These two articles changed Brom’s life. “It was divine providence. It was like my father came back to me,” says Brom, who hosted an emotional and lively gathering on 2 August at the Beit Yatir settlement, the place where the Torah has been actively used all these years. Brom and his wife, Audrey, travelled especially to Israel for the occasion and hosted a day-long celebration to mark this miracle. The Torah was re-dedicated with a new mantle cover, inscribed with the words, “Honouring the Gwelo Hebrew Congregation, Zimbabwe. In loving memory of Myer Brom, leader of the community’s services over 40 years.” Brom and his children leined from it, just as his father had done for four decades in a different place and time.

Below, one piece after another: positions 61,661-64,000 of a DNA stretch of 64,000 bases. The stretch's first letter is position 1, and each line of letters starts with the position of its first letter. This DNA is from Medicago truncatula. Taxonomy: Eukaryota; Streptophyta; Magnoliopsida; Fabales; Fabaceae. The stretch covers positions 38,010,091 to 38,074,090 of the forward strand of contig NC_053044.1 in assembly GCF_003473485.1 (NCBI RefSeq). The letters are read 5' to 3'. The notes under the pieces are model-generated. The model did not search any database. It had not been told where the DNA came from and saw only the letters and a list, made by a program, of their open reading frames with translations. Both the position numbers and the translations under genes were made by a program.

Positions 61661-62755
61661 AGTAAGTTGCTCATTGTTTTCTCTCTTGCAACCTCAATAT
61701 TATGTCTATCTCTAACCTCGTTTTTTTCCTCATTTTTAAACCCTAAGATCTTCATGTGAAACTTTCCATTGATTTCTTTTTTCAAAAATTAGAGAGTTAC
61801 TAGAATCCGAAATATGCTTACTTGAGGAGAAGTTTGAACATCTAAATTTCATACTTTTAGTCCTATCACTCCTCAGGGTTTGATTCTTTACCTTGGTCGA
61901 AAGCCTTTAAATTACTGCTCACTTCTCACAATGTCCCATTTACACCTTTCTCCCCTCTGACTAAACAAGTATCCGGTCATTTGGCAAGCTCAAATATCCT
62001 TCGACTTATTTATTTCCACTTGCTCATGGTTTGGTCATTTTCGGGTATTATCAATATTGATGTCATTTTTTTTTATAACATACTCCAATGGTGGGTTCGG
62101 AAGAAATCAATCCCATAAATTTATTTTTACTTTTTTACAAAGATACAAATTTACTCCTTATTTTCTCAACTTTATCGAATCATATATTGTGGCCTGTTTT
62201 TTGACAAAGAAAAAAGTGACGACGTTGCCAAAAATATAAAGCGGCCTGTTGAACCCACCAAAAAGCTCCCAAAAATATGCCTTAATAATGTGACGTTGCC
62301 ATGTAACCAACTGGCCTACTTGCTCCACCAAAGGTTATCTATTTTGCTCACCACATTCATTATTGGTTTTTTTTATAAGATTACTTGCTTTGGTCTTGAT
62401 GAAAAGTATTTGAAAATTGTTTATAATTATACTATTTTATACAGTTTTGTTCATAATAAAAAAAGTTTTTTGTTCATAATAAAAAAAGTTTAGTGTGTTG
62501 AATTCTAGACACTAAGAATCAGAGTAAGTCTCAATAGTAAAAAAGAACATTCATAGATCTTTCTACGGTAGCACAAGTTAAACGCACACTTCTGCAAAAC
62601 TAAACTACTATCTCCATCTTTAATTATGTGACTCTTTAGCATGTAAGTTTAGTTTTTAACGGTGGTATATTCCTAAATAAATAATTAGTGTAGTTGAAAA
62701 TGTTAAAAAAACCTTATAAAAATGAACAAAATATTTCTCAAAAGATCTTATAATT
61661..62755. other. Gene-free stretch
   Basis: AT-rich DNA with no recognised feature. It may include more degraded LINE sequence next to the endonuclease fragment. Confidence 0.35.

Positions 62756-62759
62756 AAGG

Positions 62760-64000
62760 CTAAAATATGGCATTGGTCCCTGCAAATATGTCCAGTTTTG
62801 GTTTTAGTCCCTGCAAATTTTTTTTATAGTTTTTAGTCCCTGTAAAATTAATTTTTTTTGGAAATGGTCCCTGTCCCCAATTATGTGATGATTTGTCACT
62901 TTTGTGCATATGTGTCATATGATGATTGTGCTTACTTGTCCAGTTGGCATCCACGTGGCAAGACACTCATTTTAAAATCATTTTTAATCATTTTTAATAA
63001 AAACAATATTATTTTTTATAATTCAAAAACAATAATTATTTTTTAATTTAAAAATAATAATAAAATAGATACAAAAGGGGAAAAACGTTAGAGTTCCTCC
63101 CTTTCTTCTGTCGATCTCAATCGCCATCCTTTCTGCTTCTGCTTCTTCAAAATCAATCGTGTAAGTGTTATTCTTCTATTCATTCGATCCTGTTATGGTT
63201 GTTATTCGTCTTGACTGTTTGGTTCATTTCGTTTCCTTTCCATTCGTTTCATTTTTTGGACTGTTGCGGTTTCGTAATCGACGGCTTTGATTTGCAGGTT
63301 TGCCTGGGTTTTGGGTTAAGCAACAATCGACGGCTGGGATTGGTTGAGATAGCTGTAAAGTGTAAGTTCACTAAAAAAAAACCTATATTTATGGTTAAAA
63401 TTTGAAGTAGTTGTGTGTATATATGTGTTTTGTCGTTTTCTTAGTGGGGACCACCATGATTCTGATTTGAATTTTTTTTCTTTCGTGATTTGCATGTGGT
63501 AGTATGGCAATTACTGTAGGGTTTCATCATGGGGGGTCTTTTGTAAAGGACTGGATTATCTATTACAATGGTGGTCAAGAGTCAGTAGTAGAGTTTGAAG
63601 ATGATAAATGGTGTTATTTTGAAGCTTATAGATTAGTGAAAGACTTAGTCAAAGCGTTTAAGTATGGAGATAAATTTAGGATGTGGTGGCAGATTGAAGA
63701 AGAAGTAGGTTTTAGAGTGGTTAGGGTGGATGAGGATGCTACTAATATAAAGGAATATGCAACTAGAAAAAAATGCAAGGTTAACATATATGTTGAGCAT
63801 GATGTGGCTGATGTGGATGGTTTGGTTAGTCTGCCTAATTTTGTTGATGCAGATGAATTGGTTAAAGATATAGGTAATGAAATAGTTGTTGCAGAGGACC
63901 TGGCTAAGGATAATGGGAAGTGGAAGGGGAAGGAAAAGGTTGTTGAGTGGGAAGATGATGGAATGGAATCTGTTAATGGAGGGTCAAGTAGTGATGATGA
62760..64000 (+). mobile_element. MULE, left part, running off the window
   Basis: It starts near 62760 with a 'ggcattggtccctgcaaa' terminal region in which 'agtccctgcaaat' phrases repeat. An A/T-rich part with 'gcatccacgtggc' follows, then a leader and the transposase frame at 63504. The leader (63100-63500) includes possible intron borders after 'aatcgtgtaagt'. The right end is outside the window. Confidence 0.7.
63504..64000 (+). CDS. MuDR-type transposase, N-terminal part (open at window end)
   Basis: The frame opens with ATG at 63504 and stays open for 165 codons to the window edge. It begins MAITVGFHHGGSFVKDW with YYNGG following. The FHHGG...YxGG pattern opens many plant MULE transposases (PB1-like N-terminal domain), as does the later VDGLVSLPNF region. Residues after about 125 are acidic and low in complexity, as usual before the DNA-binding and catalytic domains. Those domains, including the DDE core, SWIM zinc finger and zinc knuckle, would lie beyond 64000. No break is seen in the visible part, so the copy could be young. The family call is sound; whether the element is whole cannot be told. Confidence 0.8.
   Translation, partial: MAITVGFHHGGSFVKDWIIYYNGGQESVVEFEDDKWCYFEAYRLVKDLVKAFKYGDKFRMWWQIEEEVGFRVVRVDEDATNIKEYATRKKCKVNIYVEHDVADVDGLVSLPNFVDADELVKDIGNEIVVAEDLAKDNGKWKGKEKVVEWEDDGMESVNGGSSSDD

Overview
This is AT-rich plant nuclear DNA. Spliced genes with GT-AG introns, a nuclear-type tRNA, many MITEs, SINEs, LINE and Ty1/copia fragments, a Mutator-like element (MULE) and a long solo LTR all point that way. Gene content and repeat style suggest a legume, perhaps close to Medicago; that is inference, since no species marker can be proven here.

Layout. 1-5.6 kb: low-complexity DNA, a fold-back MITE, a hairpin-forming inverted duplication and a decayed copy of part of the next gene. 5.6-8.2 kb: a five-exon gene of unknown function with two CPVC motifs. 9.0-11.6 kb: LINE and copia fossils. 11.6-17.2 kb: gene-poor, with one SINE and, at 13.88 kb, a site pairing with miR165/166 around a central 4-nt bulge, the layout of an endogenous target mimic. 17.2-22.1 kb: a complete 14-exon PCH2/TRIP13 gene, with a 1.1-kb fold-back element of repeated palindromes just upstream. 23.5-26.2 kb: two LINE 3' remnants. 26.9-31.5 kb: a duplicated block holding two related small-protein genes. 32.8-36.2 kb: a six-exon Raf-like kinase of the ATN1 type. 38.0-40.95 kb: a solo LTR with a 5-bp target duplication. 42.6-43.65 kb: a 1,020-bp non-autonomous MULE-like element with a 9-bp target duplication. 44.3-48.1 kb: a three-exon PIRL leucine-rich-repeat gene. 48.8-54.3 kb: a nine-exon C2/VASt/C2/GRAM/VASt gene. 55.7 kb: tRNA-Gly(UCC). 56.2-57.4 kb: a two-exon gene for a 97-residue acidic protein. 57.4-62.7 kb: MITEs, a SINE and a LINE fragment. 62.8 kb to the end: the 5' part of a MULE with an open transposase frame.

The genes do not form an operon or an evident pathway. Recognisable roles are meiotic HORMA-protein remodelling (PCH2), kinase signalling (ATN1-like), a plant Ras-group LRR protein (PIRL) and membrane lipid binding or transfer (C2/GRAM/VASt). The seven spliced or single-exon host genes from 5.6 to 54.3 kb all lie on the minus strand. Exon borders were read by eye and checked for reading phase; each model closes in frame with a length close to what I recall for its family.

Wanting others to share in his joy, Brom invited every Zimbabwean he knew in Israel, as well as South Africans and other family and friends to join him in the celebration. The group took buses to the venue, and the event included speeches, dancing, singing, eating, and reminiscing. For Brom and everyone there, it was an unforgettable day.

“This experience has exposed memories and emotions I didn’t even know I had,” says Brom. “It was like my father came back to us, after 45 years. Everyone was crying. It’s like the renewal of life – a living, breathing legacy. My father and his leadership of the community were never memorialised until now. It was like something was missing, and we’ve finally filled that gap and come full circle. It’s comforting to know that the guardians of the Torah in Yatir treated it with respect and dignity rather than it being relegated to a dusty attic or geniza [hiding place].”

Brom isn’t active on social media, yet the story has “gone viral” and he has been contacted by friends all over the world delighted to hear about his discovery and celebration.